The Power of III
Says they don't really know where they all are - only way to determine is to check label:
Washington D.C. -- The Department of the Army said Monday that some of the 44,000 defective helmets it recalled last Thursday are being used right now in combat operations. The only way to determine who is wearing one, Army officials say, is for troops to check the helmet labels themselves.
"We don't know where they are," said Brigadier General Pete Fuller, who overseas equipment contracts for the Army. "So they could be on some soldiers' head in either Iraq or Afghanistan. They could also be anywhere else in the world.” The Army has already received some returns from soldiers in Afghanistan.
Speaking to reporters at the Pentagon Fuller said the Army learned that in January of 2010 the Justice Department began an investigation into the advanced combat helmet made by ArmorSource. Testing at Aberdeen Proving Ground in Maryland concluded the helmets did not meet Army ballistics standards and that certain parts of the helmet failed to protect against multiple rounds of ammunition. Brigadier General Fuller said the helmets failed a "worst case scenario" test, but nevertheless the helmets were not up to Army regulations.
Even though the helmets failed the tests by a small margin, “standards are absolute and if you don't need them, you don't need them,” Fuller said. “So that's why we're going to pull them.”
Officials said the recall applies to all the military services, not just Army. That's because 24 thousand of the helmets were distributed across every service from a supply center in Philadelphia. According to the Army, once those helmets left Philadelphia, they were impossible to track.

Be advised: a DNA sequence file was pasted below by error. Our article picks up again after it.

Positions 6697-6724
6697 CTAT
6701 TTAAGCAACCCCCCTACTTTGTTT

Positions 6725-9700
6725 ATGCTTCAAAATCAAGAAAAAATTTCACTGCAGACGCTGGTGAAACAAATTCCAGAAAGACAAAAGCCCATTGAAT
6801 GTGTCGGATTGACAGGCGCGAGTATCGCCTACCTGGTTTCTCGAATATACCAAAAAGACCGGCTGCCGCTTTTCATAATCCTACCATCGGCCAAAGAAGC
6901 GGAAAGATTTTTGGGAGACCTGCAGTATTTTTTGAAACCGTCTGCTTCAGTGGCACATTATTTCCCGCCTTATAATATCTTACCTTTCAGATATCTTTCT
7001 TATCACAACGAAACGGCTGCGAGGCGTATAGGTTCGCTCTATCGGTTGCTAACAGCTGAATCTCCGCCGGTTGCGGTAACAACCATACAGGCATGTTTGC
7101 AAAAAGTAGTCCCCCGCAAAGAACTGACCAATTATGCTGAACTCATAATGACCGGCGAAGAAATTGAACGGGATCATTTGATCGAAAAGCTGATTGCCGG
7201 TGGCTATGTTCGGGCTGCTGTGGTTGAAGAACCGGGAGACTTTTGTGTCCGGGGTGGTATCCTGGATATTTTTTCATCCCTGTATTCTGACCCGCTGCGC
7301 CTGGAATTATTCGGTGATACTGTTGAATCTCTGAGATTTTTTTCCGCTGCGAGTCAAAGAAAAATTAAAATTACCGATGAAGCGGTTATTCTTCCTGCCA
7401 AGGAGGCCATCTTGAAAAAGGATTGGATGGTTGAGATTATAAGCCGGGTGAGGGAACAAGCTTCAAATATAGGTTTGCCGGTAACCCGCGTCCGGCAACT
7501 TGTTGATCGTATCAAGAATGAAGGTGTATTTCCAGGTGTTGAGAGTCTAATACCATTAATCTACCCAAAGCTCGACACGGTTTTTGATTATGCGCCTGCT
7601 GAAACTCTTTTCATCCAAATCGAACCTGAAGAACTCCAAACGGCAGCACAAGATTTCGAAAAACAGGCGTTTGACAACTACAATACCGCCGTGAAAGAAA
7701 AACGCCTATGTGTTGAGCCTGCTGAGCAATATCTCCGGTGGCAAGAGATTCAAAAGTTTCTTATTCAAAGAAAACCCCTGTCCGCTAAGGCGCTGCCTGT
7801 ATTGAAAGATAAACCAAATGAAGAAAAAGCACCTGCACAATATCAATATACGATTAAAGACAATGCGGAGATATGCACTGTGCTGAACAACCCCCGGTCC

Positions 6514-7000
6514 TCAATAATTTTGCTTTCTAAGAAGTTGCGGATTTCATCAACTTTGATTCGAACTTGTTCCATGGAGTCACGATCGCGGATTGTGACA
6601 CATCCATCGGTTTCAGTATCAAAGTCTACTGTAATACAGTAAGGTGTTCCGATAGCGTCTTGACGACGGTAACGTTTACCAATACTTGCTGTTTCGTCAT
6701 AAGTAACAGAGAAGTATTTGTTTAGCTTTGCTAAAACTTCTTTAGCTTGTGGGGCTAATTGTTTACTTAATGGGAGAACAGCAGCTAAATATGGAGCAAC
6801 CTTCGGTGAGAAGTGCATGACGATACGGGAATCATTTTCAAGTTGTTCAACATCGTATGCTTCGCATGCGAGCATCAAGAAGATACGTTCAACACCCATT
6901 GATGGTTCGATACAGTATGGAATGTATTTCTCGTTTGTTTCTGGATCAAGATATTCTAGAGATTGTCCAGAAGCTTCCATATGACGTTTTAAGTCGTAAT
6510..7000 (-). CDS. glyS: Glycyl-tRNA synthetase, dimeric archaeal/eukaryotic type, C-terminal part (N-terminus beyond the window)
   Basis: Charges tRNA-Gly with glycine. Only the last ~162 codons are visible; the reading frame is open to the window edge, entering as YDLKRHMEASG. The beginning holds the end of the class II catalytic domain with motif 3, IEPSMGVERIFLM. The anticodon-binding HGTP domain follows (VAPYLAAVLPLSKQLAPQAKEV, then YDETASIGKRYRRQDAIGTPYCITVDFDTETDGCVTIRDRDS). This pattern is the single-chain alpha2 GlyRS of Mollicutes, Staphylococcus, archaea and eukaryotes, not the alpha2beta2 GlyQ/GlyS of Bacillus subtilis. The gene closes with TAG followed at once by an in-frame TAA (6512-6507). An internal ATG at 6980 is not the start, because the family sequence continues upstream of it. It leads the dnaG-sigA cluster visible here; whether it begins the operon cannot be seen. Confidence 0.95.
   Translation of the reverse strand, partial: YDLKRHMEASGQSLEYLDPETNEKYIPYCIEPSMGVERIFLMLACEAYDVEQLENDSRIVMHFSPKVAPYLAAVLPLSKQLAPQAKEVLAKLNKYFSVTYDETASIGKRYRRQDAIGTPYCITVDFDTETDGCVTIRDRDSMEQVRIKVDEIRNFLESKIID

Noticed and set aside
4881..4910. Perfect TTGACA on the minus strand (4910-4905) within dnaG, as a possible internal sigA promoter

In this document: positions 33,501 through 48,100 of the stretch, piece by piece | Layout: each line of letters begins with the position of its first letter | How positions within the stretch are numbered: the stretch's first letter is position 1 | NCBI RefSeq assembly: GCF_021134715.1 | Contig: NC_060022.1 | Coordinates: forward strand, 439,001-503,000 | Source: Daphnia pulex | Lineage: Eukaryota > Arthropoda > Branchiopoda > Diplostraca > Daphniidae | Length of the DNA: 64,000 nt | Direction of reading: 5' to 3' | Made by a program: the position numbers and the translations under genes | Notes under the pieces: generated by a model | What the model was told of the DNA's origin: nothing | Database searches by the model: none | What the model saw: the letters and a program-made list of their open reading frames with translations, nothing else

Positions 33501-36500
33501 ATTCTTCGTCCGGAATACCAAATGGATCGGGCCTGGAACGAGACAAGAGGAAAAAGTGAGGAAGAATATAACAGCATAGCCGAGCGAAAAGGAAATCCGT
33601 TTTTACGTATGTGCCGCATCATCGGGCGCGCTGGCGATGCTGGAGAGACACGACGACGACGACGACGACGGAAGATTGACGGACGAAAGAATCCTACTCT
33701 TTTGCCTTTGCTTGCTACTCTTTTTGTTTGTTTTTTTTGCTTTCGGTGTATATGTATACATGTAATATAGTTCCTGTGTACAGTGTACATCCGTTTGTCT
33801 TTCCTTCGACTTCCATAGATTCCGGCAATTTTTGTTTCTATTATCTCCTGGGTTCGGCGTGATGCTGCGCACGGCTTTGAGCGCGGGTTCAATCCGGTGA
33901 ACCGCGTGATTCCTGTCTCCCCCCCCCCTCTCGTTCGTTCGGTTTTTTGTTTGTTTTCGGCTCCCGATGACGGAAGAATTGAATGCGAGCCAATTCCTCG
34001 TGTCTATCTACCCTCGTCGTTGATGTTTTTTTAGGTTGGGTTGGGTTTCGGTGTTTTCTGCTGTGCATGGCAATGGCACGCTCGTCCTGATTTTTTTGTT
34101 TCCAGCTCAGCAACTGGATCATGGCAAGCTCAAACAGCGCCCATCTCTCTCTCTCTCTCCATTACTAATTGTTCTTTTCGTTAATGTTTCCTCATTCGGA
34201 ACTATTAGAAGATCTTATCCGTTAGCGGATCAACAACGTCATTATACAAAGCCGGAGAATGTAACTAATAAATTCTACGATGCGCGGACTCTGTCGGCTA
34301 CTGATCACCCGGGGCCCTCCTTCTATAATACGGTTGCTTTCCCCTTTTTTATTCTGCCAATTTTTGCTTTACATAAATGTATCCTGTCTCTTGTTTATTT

The Army notified its soldiers of the recall last Thursday and it's asking all service members to check their helmets by pulling back the cover and reading the label on the the left-hand side near the ear. Officials say if a soldier identifies the helmet as an ArmorSource advanced combat helmet he should stop wearing it immediately and exchange it. According to Brigadier General Fuller there are plenty of alternate helmets available to those serving in theater.
In a statement on its website the Ohio-based manufacturer, ArmorSource, claims it was given no warning of the recall before the Army made the news public in a press release last Friday. Part of the statement reads: “All Advanced Combat Helmets distributed to the field were accepted by the government after they passed independent, government-approved quality and lot testing. ArmorSource will cooperate fully with any governmental inquiries regarding its Advanced Combat Helmet and is seeking to obtain additional information to allow ArmorSource to address the government's concerns.”
No injuries or deaths have been reported in association with the helmet, but Army officials want them off the battlefield as soon as possible.
Coincidentally the Army put a halt to the ArmorSource contract in November of 2008 after receiving reports that the green paint was peeling off the helmets.